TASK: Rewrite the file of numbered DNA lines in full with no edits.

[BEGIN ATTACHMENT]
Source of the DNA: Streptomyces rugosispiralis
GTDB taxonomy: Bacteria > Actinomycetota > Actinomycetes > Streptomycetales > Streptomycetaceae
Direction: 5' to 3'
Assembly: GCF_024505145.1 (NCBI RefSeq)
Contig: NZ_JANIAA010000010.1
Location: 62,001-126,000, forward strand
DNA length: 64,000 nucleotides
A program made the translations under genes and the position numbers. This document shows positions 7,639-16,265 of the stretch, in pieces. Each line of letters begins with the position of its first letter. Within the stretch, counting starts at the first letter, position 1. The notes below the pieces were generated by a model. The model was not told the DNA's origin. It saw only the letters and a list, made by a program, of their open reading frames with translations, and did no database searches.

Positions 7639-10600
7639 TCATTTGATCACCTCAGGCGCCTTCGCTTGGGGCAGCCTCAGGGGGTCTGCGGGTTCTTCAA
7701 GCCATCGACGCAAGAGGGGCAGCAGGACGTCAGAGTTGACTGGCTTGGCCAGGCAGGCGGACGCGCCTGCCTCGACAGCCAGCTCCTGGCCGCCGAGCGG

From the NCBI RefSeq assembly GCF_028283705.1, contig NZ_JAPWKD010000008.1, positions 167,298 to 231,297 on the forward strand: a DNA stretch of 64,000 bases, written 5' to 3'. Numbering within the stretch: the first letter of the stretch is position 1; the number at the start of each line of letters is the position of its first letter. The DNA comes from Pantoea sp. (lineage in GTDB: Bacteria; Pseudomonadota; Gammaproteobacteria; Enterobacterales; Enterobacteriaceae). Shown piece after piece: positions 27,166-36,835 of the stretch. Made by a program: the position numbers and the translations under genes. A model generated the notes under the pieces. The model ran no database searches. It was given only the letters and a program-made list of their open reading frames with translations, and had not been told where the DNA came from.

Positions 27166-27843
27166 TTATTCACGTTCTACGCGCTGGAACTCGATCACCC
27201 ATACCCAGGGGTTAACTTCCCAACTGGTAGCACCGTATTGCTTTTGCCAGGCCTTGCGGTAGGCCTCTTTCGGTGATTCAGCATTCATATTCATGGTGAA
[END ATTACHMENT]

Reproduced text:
Source of the DNA: Streptomyces rugosispiralis
GTDB taxonomy: Bacteria > Actinomycetota > Actinomycetes > Streptomycetales > Streptomycetaceae
Direction: 5' to 3'
Assembly: GCF_024505145.1 (NCBI RefSeq)
Contig: NZ_JANIAA010000010.1
Location: 62,001-126,000, forward strand
DNA length: 64,000 nucleotides
A program made the translations under genes and the position numbers. This document shows positions 7,639-16,265 of the stretch, in pieces. Each line of letters begins with the position of its first letter. Within the stretch, counting starts at the first letter, position 1. The notes below the pieces were generated by a model. The model was not told the DNA's origin. It saw only the letters and a list, made by a program, of their open reading frames with translations, and did no database searches.

Positions 7639-10600
7639 TCATTTGATCACCTCAGGCGCCTTCGCTTGGGGCAGCCTCAGGGGGTCTGCGGGTTCTTCAA
7701 GCCATCGACGCAAGAGGGGCAGCAGGACGTCAGAGTTGACTGGCTTGGCCAGGCAGGCGGACGCGCCTGCCTCGACAGCCAGCTCCTGGCCGCCGAGCGG

From the NCBI RefSeq assembly GCF_028283705.1, contig NZ_JAPWKD010000008.1, positions 167,298 to 231,297 on the forward strand: a DNA stretch of 64,000 bases, written 5' to 3'. Numbering within the stretch: the first letter of the stretch is position 1; the number at the start of each line of letters is the position of its first letter. The DNA comes from Pantoea sp. (lineage in GTDB: Bacteria; Pseudomonadota; Gammaproteobacteria; Enterobacterales; Enterobacteriaceae). Shown piece after piece: positions 27,166-36,835 of the stretch. Made by a program: the position numbers and the translations under genes. A model generated the notes under the pieces. The model ran no database searches. It was given only the letters and a program-made list of their open reading frames with translations, and had not been told where the DNA came from.

Positions 27166-27843
27166 TTATTCACGTTCTACGCGCTGGAACTCGATCACCC
27201 ATACCCAGGGGTTAACTTCCCAACTGGTAGCACCGTATTGCTTTTGCCAGGCCTTGCGGTAGGCCTCTTTCGGTGATTCAGCATTCATATTCATGGTGAA